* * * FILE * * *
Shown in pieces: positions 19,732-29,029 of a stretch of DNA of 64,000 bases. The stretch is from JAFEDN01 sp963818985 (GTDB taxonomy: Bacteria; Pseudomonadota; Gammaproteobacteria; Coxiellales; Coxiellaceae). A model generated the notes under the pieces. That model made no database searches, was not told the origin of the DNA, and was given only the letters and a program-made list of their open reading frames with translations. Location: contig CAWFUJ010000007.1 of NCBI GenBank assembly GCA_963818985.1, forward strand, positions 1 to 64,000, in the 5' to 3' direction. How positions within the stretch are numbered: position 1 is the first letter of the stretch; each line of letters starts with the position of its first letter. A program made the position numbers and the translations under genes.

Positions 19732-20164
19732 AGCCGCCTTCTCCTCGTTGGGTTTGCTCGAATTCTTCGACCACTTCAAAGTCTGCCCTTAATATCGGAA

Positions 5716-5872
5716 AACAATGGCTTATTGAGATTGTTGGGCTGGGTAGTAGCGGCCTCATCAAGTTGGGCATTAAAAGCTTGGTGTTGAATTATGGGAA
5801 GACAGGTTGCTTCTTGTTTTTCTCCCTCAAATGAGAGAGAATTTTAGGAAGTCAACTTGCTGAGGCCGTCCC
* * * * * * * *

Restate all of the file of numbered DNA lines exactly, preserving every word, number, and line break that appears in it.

Shown in pieces: positions 19,732-29,029 of a stretch of DNA of 64,000 bases. The stretch is from JAFEDN01 sp963818985 (GTDB taxonomy: Bacteria; Pseudomonadota; Gammaproteobacteria; Coxiellales; Coxiellaceae). A model generated the notes under the pieces. That model made no database searches, was not told the origin of the DNA, and was given only the letters and a program-made list of their open reading frames with translations. Location: contig CAWFUJ010000007.1 of NCBI GenBank assembly GCA_963818985.1, forward strand, positions 1 to 64,000, in the 5' to 3' direction. How positions within the stretch are numbered: position 1 is the first letter of the stretch; each line of letters starts with the position of its first letter. A program made the position numbers and the translations under genes.

Positions 19732-20164
19732 AGCCGCCTTCTCCTCGTTGGGTTTGCTCGAATTCTTCGACCACTTCAAAGTCTGCCCTTAATATCGGAA

Positions 5716-5872
5716 AACAATGGCTTATTGAGATTGTTGGGCTGGGTAGTAGCGGCCTCATCAAGTTGGGCATTAAAAGCTTGGTGTTGAATTATGGGAA
5801 GACAGGTTGCTTCTTGTTTTTCTCCCTCAAATGAGAGAGAATTTTAGGAAGTCAACTTGCTGAGGCCGTCCC